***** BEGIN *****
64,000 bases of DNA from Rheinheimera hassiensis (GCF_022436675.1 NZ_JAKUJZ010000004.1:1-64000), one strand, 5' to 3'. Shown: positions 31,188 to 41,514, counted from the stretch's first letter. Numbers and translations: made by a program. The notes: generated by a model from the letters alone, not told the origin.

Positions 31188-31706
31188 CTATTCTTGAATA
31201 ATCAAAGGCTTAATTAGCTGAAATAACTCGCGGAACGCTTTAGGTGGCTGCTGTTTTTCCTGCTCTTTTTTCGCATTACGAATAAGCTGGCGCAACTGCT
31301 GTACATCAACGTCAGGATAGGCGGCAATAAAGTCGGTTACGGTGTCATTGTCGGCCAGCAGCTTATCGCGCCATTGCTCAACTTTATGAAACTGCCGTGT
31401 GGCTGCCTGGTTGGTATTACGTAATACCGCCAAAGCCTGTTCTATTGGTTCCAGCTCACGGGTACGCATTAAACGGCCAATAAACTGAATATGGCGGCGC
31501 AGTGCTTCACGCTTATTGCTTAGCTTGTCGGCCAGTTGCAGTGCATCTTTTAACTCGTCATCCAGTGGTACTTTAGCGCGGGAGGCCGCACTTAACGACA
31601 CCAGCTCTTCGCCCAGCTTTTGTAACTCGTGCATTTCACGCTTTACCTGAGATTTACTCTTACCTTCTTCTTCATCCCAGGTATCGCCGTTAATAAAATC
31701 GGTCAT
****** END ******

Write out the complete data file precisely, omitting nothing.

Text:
64,000 bases of DNA from Rheinheimera hassiensis (GCF_022436675.1 NZ_JAKUJZ010000004.1:1-64000), one strand, 5' to 3'. Shown: positions 31,188 to 41,514, counted from the stretch's first letter. Numbers and translations: made by a program. The notes: generated by a model from the letters alone, not told the origin.

Positions 31188-31706
31188 CTATTCTTGAATA
31201 ATCAAAGGCTTAATTAGCTGAAATAACTCGCGGAACGCTTTAGGTGGCTGCTGTTTTTCCTGCTCTTTTTTCGCATTACGAATAAGCTGGCGCAACTGCT
31301 GTACATCAACGTCAGGATAGGCGGCAATAAAGTCGGTTACGGTGTCATTGTCGGCCAGCAGCTTATCGCGCCATTGCTCAACTTTATGAAACTGCCGTGT
31401 GGCTGCCTGGTTGGTATTACGTAATACCGCCAAAGCCTGTTCTATTGGTTCCAGCTCACGGGTACGCATTAAACGGCCAATAAACTGAATATGGCGGCGC
31501 AGTGCTTCACGCTTATTGCTTAGCTTGTCGGCCAGTTGCAGTGCATCTTTTAACTCGTCATCCAGTGGTACTTTAGCGCGGGAGGCCGCACTTAACGACA
31601 CCAGCTCTTCGCCCAGCTTTTGTAACTCGTGCATTTCACGCTTTACCTGAGATTTACTCTTACCTTCTTCTTCATCCCAGGTATCGCCGTTAATAAAATC
31701 GGTCAT